Unforeseen Incidents – Beautifully Imperfect – Our Review

We’ve been following Unforeseen Incidents here on Get Indie Gaming since around June 2016 when the first teaser trailer popped out.  The thing that struck us then as it still does today is its distinctive sketch like artsyle with muted colour tones. It’s all rather beautiful and almost certainly designed to be purposefully imperfect.

At it’s heart, Unforeseen Incidents is a good old classical point-and-click adventure game wrapped together with a heart dose of conspiracy undertones.  It tells the story of a one stop light small town, a deadly epidemic and the Handy Man Harper Pendrell,  who finds himself at the forefront of the story.

Unforeseen Incidents

Harper isn’t your traditional hero type. He’s pretty much happy to do as little as possible, to coast though life on a day to day basis and getting by with minimal effort and societal contribution. That is until he comes across a girl dying in the street who asks him to deliver a mysterious letter. Having accepted, this sets things in motion bringing Harper closer and deeper into the unfolding mystery.

While that all sounds somewhat grim and heavy, Unforeseen Incidents features some of the most enjoyable, well though out and darn right funny dialogue of any point-and-click adventure in recent times. As perhaps expected, Harper has the best of the writing throughout with many pithy one liners and pointed observational comedy. 

Another high point comes from the voice acting. Matthew Curtis takes the lead and delivers point perfect timing and delivery of Harper’s gags. Jessica Carroll does a wonderful job as the reporter Halliwell. All of the other chatters without exception are superbly done.  There’s not a off performance in there at all which for indie games, is highly commendable.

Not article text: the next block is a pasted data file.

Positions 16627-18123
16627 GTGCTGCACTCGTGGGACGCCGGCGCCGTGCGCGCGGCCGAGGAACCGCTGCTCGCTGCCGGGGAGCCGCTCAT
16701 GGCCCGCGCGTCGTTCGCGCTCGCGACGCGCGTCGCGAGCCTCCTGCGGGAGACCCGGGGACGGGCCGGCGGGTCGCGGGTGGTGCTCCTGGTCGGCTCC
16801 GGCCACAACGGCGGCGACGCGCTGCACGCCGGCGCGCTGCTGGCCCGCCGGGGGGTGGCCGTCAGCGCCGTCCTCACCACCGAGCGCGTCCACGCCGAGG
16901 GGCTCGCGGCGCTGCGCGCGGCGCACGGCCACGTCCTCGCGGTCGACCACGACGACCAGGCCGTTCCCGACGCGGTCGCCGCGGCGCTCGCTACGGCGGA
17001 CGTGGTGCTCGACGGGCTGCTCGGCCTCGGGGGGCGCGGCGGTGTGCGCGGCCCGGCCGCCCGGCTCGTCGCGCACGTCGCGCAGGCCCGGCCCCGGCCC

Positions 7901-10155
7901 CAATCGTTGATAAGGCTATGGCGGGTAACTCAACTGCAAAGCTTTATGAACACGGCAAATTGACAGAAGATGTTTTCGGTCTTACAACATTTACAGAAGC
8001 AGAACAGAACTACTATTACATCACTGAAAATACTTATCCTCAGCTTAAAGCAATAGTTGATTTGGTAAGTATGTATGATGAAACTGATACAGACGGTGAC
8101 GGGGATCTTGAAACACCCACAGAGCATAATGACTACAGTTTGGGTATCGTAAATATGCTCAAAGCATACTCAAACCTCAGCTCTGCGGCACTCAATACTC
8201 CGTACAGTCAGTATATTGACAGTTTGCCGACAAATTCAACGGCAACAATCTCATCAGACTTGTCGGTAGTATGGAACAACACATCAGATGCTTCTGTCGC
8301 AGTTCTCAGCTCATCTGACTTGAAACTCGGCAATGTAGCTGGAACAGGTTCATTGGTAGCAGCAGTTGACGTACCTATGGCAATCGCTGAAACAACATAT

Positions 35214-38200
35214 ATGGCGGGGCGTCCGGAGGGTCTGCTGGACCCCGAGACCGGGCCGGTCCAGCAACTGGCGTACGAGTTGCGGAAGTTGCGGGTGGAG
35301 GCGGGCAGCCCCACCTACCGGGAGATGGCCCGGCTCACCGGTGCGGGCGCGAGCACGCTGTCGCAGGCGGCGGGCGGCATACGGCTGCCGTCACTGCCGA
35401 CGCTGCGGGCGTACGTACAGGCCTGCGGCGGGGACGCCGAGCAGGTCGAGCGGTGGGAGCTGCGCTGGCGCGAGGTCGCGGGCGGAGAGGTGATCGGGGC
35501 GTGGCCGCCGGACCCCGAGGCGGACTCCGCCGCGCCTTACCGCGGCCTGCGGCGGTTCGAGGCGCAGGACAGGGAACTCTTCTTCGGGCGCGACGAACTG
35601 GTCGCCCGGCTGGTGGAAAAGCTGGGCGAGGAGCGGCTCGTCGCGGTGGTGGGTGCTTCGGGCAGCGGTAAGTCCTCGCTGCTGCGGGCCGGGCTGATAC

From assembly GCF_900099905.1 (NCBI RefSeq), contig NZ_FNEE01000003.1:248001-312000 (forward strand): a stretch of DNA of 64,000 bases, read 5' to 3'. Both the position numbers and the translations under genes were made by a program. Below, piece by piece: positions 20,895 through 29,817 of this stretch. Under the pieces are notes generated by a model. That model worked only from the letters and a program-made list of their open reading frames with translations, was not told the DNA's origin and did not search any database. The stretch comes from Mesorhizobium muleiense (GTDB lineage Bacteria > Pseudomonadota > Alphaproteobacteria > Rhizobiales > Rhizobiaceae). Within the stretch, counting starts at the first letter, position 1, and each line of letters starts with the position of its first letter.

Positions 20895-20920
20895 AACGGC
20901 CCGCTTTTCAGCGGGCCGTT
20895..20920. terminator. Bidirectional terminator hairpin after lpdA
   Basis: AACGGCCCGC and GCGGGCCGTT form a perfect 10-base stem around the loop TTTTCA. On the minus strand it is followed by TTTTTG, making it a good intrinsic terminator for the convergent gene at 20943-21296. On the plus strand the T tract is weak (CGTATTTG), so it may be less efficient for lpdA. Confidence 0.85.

For some, Unforeseen Incidents might fall into the dull elements of  point-and-click territory where the puzzles and their solutions feel out of step with reality. Every once in a while Harper doesn’t let you solve a problem until the correct dialogue pattern has been triggered. At times as a person, he’s also an odd one to figure out. He’s more than happy to smash in some windows and yet for example he won’t break into someones car.

Sure, these are the usual elements to this genre although we feel for the most part the team at Backwoods Entertainment have pulled this one off. Unforeseen Incidents has more than its share of charms. It looks beautiful and some of the puzzles are genuine fun and challenging in equal measure.

Unforeseen Incidents

If we had one more criticism, the loading time between screens is really rather long where at times we thought the game had frozen. It might also have helped if Harper also didn’t stroll around with the speed of a gent on the waiting list for hip replacement surgery. That said, this might very well just be Harper being him, after all he’s not the most driven of people and yet give the situation, a dose of urgency at times might have been called for.

While these issues are picking at the holes, they are not something that overly demised the experience of our play through. We can honestly hand on heart say this one is one of the best point-and-click titles we’ve played in a long time and are happy to give it the Get Indie Gaming seal of approval.

Unforeseen Incidents is out now on Windows, Mac and Linux, for £15.50/$20/20€, on Steam, GOG, and Humble.

While Blackwoods Entertainment did offer the gift of a review key, we purchased the game from Steam independently before this rather kind offer bounced into our mailbox.

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